The moon is waxing. The morning stars are Saturn and Mercury. The evening stars are Mars, Venus, Neptune, Jupiter and Uranus.
Those born on this date are under the sign of Scorpio. They include Martin Luther, founder of Protestantism, in 1483; William Hogarth, English artist and engraver, in 1697; Irish author Oliver Goldsmith in 1730; actors Claude Rains in 1889, Richard Burton in 1925 and Roy Scheider in 1932; singer Jane Froman in 1907; bandleader/trumpet/arranger Billy May in 1916; American Indian rights activist/actor Russell Means in 1939 (age 69); lyricist Tim Rice in 1944 (age 64); country singer Donna Fargo in 1945 (age 63); actresses Ann Reinking in 1949 (age 59) and Mackenzie Phillips in 1959 (age 49); filmmaker Roland Emmerich ("Independence Day") in 1955 (age 53); and comedian Sinbad in 1956 (age 52).
On this date in history:
In 1775, the U.S. Marine Corps was formed by order of the Continental Congress.
In 1917, 41 women from 15 U.S. states were arrested outside the White House for suffragette demonstrations. U.S. women won the right to vote three years later.
In 1951, area codes were introduced in the United States, Canada and parts of the Caribbean, allowing direct-dialing of long-distance telephone calls. Prior to this, all such calls were operator-assisted.
In 1969, the long-running children's show "Sesame Street" premiered on PBS.
In 1975, the ore freighter Edmund Fitzgerald broke in two and sank during a storm on Lake Superior, killing all 29 crew members. It was the worst Great Lakes ship disaster of the decade.
In 1982, Soviet President Leonid Brezhnev died at age 75 after 18 years in power.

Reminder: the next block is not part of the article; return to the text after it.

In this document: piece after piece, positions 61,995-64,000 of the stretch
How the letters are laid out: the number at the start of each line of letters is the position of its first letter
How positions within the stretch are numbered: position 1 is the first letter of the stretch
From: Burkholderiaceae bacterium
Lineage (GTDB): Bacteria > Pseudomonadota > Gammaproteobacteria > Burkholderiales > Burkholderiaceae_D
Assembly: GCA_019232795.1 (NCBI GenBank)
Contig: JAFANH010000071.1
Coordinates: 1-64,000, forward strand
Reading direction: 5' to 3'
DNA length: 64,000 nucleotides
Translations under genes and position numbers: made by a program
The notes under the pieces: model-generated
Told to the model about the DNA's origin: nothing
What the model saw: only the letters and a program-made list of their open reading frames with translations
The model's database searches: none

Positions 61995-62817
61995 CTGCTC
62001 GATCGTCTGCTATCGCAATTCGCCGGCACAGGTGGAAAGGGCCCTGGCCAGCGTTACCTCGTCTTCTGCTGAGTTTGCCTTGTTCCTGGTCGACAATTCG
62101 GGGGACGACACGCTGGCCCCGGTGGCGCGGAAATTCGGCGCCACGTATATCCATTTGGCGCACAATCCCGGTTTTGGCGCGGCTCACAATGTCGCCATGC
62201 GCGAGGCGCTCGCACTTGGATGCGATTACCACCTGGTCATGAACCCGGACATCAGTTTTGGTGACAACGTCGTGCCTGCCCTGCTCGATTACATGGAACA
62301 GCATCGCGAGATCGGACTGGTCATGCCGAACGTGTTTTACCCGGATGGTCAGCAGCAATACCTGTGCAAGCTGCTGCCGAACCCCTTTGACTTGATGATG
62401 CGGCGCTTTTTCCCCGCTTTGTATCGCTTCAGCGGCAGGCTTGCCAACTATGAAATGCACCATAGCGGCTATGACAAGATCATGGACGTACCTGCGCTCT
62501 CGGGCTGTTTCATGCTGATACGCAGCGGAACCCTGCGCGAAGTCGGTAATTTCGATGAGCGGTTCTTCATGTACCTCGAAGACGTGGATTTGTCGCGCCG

In 1983, Microsoft released its Windows computer operating system.
In 1989, Bulgaria's long-reigning, hard-line president Todor Zhivkov resigned as democratic reform continued to sweep the Eastern Bloc.
Also in 1994, the only privately owned manuscript of Italian Renaissance artist Leonardo da Vinci was sold at auction at Christie's in New York for $30.8 million, the highest amount paid for a manuscript.
In 1996, a bomb at a Moscow cemetery killed 11 and injured one dozen other people.
In 2001, Taliban officials confirmed that the Northern Alliance had captured the Afghan city of Mazar-e Sharif, while U.S. President George Bush told the U.N. General Assembly that the time had come for countries to take swift and decisive action against global terrorism.
In 2002, the U.S. House of Representatives voted to allow U.S. President George Bush to take unilateral military action against Saddam Hussein's regime in Iraq without conditions beyond Congress being informed almost immediately.
In 2003, Lee Malvo, one of two suspects in the rash of sniper shootings that terrorized the Washington area, pleaded innocent as his trial opened in Chesapeake, Va. The trial overlapped that of the other suspect, John Muhammad, in Virginia Beach, Va.
In 2004, Shell Hydrogen opened the first hydrogen outlet at a retail gasoline station in Washington to service fuel cell vehicles from General Motors.
Also in 2004, an Israeli parliamentary committee approved a bill prohibiting pensions to families of suicide bombers.
In 2005, a bomb explosion in a central Baghdad restaurant killed at least 34 people and wounded some 25 others.
In 2006, the head of Britain's MI5 counter-terrorism agency said there were 30 "mass casualty" terror plots being planned in the country.
Also in 2006, Mexico City lawmakers officially recognized same-sex civil unions, subject to approval by the mayor.
In 2007, Bank of America, CitiGroup and JPMorgan Chase, the nation's three biggest banks, agreed to a simplified structure for a reported $75 billion fund designed to stabilize U.S. credit markets.
A thought for the day: Irish author Oliver Goldsmith said, "A book may be amusing with numerous errors or it may be very dull without a single absurdity."